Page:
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Sainsbury Centre acquires major works by Elisabeth Frink 

The Sainsbury Centre has acquired a significant group of works by Elisabeth Frink made possible in accordance with the wishes of the artist’s late son, Lin Jammet.  
 
This acquisition follows the highly celebrated exhibition, Elisabeth Frink: Humans and Other Animals, held at the Centre in 2018. The works consist of 29 sculptures and drawings, by one of the most important British sculptors of the twentieth century.  

This acquisition was initiated in collaboration with the artist’s son, Lin Jammet, who sadly died in 2017. However, it was his wish that a group of his mother’s works should remain after the exhibition and become part of the permanent holdings in the region of the Suffolk-born artist’s birth. The acquisition includes powerful examples of work from all periods of Frink’s artistic practice.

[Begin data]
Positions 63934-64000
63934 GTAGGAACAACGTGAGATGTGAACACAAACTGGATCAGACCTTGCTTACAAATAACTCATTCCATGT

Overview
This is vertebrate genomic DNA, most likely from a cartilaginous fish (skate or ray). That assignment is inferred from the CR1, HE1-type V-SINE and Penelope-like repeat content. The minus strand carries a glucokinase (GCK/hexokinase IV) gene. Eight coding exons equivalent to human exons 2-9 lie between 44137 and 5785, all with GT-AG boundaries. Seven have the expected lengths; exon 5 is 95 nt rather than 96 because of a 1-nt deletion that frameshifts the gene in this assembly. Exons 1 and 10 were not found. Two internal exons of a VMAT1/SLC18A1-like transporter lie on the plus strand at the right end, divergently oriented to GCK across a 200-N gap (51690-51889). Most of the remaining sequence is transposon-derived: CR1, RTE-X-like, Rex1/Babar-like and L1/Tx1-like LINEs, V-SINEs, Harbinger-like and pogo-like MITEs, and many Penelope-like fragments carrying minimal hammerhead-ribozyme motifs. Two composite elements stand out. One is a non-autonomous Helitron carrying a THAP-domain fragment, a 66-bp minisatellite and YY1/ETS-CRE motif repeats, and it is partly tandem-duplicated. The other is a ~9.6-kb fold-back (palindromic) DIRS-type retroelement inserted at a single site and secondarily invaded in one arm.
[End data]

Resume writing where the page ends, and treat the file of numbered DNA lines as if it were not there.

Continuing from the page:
Frink was known for depicting the relationship between humans and animals and this was a theme she returned to throughout her life. Whilst offering exciting contemporary possibilities both metaphorically and directly, she was conscious of the fact that animals appear in art from the very earliest times and that their relationship with humans is interdependent.  
 
The Mirage Birds, (Mirage I and Mirage II, 1969) illustrate her work in large scale bronze and take up residency in the Sainsbury Centre’s 350-acre Sculpture Park. They represent a more playful and abstracted form of depiction set against the watery backdrop of a Norfolk Broad.    

The acquisition of nine drawings and four prints includes her Green Man series, which was made when Frink knew that she was likely to die whilst only in her 60s.  Frink found solace in the popular medieval symbol of rebirth and new life, resulting in works as fresh and invigorating as anything she had ever produced. 

Sainsbury Centre Head of Collections and curator of Elisabeth Frink: Humans and Other Animals, Calvin Winner said: “We are delighted that a significant body of work is held in a public collection in the region of Frink’s birth. The Sainsbury Centre is perhaps best known for its holdings of sculpture from ancient times to the present day. Frink’s work will now be seen alongside some of the greatest sculpture ever made. This is a fitting tribute to one of the most important British sculptors of the twentieth century.” 

The Sainsbury Centre Sculpture Park is currently open to the public. For more details visit: https://www.sainsburycentre.ac.uk/whats-on/sculpture-park/